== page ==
MAKE THE WORLD GO AWAY: Making Khan-Cullors go away!


Part 3—Along with a long line of others:
Yesterday, we discussed Monday night's Maddow Show. What occurred on the program last night?

Last night, the award-winning show was basically all Alex van der Zwaan all the time. The opening segment about the young hunk burned roughly 21 minutes. Two subsequent segments—one with Paul Fishman, one with Ken Vogel—added a combined 9:37 to the van der Zwaan total time.

Maddow closed with another 4:49 about the maddening conduct of the Russkies. Along the way, she did 3:04 about Jared Kushner's security clearance conundrum.

As such, the program was largely about van der Zwaag, completely about The Chase.

It isn't clear that there's anything "wrong" with programming like that. Indeed, the programming would make perfect sense if MSNBC was The Legal Minutia Channel which, in theory, it isn't.

(In theory, even Court TV no longer exists In 2008, it became TruTV, a place for "reality shows.")

At this point, the Maddow Show concerns itself with little except The Chase. That's true of MSNBC prime time generally, but it's especially true at 9 PM, a place of ratings success.

Last evening, Maddow went into her usual overwhelming detail about All Things Van Der Zwaan. In this morning's Washington Post, the topic rated a full-length news report on page A2 (1026 words). On last evening's Maddow Show, it was Attorney van der Zwaan pretty much all the way down.

Is there anything "wrong" with this diet? We would say there pretty much is. For starters, we would point to the way it makes the rest of the world go away, not excluding the fascinating, reality-drenched world of Patrisse Khan-Cullors.

Who the Sam Hill is Patrisse Khan-Cullors? Your question makes our point! Khan-Cullors, who was then Patrisse Cullors, is one of the three founders of Black Lives Matter. Also, she's the author of a new book which was on the New York Times best-seller list on two recent Sundays, falling off this past week.

Over Here in our pseudolib tents, we pretend to care about Black Lives Matter—indeed, about such lives. If a young person gets shot and killed, though only by police, we start inventing and bruiting false facts about what occurred to prove how much we care.

For better or worse, that seems to be the exetnt of our investment. Rachel serves us porridge each night about The Chase after Donald J. Trump. You'll never see Khan-Cullors on the corporate liberal goddess' program. Nor will you see the issues which animate Khan-Cullors' book get discussed.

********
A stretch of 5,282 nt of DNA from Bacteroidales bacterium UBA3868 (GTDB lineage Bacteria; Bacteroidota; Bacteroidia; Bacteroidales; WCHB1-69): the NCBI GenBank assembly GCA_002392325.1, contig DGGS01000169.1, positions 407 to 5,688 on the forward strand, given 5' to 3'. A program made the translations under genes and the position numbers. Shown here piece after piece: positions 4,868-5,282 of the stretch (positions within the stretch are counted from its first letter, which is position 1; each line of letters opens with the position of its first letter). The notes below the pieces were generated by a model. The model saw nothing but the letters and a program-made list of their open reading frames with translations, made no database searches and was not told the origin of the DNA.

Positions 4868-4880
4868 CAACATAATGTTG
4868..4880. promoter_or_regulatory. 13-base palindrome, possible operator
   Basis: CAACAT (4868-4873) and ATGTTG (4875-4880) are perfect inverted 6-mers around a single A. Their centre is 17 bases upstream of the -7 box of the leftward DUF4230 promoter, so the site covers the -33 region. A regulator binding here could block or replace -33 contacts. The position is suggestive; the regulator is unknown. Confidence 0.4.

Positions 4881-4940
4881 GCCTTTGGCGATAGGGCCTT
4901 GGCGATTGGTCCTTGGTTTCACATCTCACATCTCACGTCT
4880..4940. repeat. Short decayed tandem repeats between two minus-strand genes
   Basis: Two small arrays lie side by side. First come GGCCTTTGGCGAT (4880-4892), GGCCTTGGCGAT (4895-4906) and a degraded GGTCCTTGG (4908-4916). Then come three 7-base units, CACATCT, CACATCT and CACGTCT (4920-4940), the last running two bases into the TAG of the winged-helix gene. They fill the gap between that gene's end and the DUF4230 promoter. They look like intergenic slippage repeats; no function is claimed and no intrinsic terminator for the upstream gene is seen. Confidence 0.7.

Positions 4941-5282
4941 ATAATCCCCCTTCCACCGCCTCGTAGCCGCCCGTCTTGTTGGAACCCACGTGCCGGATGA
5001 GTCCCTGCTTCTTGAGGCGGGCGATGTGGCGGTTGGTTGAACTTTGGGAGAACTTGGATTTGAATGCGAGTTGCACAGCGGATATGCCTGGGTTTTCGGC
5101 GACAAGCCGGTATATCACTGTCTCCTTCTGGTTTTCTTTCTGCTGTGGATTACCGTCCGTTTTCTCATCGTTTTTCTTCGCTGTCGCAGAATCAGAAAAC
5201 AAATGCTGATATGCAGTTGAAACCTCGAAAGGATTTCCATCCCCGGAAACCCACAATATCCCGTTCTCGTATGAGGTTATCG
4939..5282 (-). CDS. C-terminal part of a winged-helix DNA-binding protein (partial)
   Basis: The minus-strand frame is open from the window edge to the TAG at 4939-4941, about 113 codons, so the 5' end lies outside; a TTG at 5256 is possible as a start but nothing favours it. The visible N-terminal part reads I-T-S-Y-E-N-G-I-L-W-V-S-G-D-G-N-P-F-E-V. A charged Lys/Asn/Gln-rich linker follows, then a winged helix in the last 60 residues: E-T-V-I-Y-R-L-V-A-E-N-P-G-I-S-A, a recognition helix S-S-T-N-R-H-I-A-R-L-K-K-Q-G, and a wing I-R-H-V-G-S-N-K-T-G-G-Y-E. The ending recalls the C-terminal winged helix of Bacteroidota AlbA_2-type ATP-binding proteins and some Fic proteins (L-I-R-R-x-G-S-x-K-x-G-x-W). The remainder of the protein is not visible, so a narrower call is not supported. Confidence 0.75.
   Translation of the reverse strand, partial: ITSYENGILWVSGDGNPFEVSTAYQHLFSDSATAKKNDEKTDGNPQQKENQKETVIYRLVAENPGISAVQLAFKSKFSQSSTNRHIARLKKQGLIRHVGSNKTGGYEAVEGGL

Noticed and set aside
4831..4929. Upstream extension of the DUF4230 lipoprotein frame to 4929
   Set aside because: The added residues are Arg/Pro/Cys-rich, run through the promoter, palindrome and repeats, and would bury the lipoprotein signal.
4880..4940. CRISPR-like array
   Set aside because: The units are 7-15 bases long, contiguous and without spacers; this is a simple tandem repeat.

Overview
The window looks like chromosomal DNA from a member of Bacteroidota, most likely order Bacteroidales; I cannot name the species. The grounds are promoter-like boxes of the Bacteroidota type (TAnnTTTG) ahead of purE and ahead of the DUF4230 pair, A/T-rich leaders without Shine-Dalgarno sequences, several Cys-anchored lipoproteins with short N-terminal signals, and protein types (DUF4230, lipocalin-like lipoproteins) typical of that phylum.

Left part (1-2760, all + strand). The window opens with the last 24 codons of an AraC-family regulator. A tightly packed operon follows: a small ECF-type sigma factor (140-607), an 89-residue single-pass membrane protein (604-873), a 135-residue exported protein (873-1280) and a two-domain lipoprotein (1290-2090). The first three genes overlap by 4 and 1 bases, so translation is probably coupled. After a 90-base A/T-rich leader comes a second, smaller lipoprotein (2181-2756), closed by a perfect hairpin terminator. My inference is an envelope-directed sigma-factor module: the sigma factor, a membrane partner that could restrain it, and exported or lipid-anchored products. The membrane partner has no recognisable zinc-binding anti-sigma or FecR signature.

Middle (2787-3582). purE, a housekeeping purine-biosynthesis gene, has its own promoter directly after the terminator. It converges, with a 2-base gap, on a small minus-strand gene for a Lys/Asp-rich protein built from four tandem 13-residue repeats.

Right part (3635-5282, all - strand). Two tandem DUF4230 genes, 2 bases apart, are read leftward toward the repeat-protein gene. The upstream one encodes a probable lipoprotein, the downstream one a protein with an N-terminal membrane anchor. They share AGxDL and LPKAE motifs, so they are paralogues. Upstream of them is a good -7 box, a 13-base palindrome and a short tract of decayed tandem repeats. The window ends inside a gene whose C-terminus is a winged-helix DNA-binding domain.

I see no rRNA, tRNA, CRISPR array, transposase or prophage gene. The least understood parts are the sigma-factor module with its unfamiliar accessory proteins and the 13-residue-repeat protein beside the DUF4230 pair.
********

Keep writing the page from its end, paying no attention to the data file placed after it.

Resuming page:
The Maddow Show is our tribal playpen. Khan-Cullors and such can suck air.

We became aware of Khan-Cullors' book as we relaxed with the analysts two Sundays ago, enjoying a long, leisurely day of C-Span 2. Khan-Cullors did the full hour on After Words, interviewed by Toure.

To watch that program, click here.

Toure didn't do the greatest job; like almost everyone else, he's not a professional interviewer. We heard a lot of things that hour which didn't exactly seem to make sense, but we were struck by Khan-Cullors' tremendously cheerful demeanor.

The combination of these forcings led us to skim her book, and good grief! Early on, we ran headlong into the passage shown below.

Khan-Cullots grew up in low-income/impoverished L.A. At the start of this passage, she's referring to an incident with that city's police when her older brothers were 13 and 11:
KHAN-CULLORS (page 15): I will not think of this particular incident until years later, when the reports about Mike Brown start flowing out of Ferguson, Missouri, and he is morphed by police and the press from a beloved 18-year-old boy, a boy who was heading to college and a boy who was unarmed, into something like King Kong, an entity swollen, monster-like, that could only be stopped with bullets that were shot into the top of his head. Because that is what this cop did to him. He shot bullets into the top of his head as he knelt on the ground with his hands up.
Good grief! Khan-Cullors had already described Trayvon Martin in the standard way. She'd mentioned the Skittles and the iced tea while mentioning nothing else.

But that description of Michael Brown's death seemed to take the cake. It seemed to us that it had been years since we'd seen anyone continue the "kneeling with his hands up" imagery. The additional image implied in that passage—the image of the policeman standing over Michael Brown shooting down into "the top of his head"—seemed to take this imagery farther than we'd ever seen it taken.